Image credit: NASA/JPL-Caltech/MSSS
When Apollo astronauts on the Moon spoke with Mission Control on Earth, there was a noticeable time gap between a statement from Tranquility Base and its immediate acknowledgment from Houston. The gap lasted almost three seconds, or ten times longer than human reaction times would account for.
What was happening? The answer is simple: space. The Moon orbits far enough from Earth that light (and radio) take 1.3 seconds each way to travel the distance. At exploration targets farther away, the delay increases; for exploring Mars, signals take between 5 and 40 minutes, depending on the varying distance between the two planets.
"During the Apollo missions, the astronauts were making scientific observations and relaying what they saw back to scientists on Earth. Both were collaborating on decisions about observations and which samples to collect and bring back to Earth to yield the most scientific value," says Kip Hodges, Foundation Professor in Arizona State University's School of Earth and Space Exploration.
"This worked reasonably well for lunar explorations, but the time delay is likely to dramatically reduce the quality and scientific value of such collaborations in exploring faraway places like Mars." So far, Hodges notes, fieldwork is being done remotely on Mars by scientists on Earth using robotic tools such as the Curiosity rover. But it's slow.
"Even though signals commanding observations and measurements take only minutes or tens of minutes to reach Mars, a single research activity on Mars, from command to data return, can take a day or more," he says.
In the June 21 issue of the journal Science Robotics, Hodges and collaborators Dan Lester at Exinetics and Robert Anderson of NASA's Jet Propulsion Laboratory suggest a new approach to scientific exploration that they call exploration telepresence.
"To the extent that much scientific research is a process where awareness drives action," the authors say, "the communications delay between humans on Earth and planetary exploration sites is limiting."
The ideal is to keep these delays, or "latencies," within the length of human reaction times. One approach is to have the astronaut scientists working directly on the surface of a planet. But landing humans and keeping them safe is an expensive and dangerous strategy.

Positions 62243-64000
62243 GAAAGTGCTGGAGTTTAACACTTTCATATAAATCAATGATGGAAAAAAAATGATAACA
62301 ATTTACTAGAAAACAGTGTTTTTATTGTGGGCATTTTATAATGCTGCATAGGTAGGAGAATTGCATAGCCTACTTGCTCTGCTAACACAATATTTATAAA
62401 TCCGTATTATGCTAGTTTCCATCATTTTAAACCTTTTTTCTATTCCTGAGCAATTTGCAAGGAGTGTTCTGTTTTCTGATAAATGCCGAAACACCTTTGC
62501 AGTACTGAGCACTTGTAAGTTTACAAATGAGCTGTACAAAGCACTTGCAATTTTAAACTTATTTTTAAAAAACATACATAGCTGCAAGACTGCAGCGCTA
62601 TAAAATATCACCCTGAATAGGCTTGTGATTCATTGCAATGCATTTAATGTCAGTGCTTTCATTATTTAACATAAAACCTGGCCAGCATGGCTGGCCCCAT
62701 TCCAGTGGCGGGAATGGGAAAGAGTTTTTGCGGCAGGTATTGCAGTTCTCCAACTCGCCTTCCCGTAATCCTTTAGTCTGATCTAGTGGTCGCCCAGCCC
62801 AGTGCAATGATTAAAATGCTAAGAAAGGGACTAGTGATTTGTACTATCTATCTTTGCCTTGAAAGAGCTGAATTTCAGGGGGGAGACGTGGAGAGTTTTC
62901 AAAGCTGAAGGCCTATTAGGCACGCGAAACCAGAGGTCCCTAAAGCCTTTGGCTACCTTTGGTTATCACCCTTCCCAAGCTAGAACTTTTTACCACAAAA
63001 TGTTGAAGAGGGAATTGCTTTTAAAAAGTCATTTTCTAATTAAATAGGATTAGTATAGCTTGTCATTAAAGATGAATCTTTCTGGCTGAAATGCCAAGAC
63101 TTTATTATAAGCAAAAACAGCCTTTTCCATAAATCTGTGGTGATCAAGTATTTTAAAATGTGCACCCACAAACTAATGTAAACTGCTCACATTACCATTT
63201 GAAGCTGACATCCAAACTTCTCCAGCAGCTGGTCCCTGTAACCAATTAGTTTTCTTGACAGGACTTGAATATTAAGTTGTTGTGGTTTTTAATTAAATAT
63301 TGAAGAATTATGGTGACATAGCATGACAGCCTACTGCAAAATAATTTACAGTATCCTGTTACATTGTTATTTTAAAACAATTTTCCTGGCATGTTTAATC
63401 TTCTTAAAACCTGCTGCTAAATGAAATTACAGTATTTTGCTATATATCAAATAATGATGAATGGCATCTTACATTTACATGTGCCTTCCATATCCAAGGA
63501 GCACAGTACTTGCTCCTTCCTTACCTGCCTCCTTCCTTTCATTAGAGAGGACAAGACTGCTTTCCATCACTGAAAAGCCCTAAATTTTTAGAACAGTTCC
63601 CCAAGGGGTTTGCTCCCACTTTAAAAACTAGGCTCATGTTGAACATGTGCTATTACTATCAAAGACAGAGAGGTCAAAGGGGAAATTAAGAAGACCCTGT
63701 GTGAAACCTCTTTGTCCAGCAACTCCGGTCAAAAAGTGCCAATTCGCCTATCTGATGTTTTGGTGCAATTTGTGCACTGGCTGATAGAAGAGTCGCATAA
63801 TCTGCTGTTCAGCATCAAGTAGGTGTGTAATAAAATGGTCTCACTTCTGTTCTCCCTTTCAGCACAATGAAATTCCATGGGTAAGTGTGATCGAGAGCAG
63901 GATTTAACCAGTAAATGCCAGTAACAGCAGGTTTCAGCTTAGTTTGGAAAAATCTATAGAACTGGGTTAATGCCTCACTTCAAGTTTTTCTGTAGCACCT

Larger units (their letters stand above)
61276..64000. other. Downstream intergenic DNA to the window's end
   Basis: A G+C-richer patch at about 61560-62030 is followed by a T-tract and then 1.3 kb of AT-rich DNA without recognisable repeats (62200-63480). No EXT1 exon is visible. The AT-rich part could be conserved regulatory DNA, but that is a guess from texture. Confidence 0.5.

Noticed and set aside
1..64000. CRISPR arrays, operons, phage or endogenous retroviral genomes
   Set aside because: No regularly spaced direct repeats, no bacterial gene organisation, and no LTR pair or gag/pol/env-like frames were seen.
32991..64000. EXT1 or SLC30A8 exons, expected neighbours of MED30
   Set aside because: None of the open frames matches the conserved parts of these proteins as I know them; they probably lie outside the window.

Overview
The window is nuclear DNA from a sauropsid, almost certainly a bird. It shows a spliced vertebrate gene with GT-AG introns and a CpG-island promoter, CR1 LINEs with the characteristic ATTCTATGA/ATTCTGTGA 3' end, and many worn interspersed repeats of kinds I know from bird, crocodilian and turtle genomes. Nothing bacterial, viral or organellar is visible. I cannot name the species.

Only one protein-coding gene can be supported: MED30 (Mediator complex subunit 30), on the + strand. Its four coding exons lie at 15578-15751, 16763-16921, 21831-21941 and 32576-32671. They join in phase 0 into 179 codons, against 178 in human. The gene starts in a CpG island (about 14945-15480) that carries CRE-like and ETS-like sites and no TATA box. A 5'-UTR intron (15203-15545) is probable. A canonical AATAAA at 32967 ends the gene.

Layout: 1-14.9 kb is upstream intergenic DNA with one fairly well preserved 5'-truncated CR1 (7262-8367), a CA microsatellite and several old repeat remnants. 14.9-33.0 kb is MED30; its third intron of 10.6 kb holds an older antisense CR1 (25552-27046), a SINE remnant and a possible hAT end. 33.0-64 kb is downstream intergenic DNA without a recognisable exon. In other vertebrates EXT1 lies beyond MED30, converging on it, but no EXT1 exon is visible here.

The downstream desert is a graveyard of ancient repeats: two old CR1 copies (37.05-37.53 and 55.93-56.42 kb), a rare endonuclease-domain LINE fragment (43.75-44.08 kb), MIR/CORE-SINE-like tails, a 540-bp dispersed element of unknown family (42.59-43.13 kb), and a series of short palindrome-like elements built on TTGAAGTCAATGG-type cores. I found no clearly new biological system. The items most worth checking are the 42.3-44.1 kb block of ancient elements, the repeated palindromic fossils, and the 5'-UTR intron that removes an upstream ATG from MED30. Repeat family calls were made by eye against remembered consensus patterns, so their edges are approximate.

A safer and less expensive approach, according to the authors, may be exploration science using telepresence, a strategy widely used on Earth now for activities as delicate and demanding as surgery.
"Telepresence means humans operating robotic systems from a distance close enough where the delay between human action and the robotic response is a fraction of a second," Hodges explains.
For Mars research, astronauts might go to Mars orbit, but not to the surface. From orbit, the communications travel time would be such that an astronaut/scientist could work with a robotic surrogate, experiencing the surface environment virtually, and doing scientific investigations as if she or he were on the ground.
Moreover, humans in Mars orbit could control instruments in real-time at many different sites across the planet. And by preventing contamination of Mars with terrestrial biology, exploration telepresence from orbit also offers advantages over in-situ human explorers.
While the authors add that scientific research by humans working directly on the other planetary surfaces is the ultimate goal, exploration telepresence could be an important next step.
"Today we do good science on Mars using long time-delay telerobotics, but we could do much better science much more quickly with humans on the surface," Hodges notes. "Exploration telepresence would be a reasonable compromise until that day comes."
Moreover, he says, "There are important targets for scientific exploration for which we currently don't have the technology to land humans safely. Exploration telepresence could greatly expand the number of destinations where humans can do great science."
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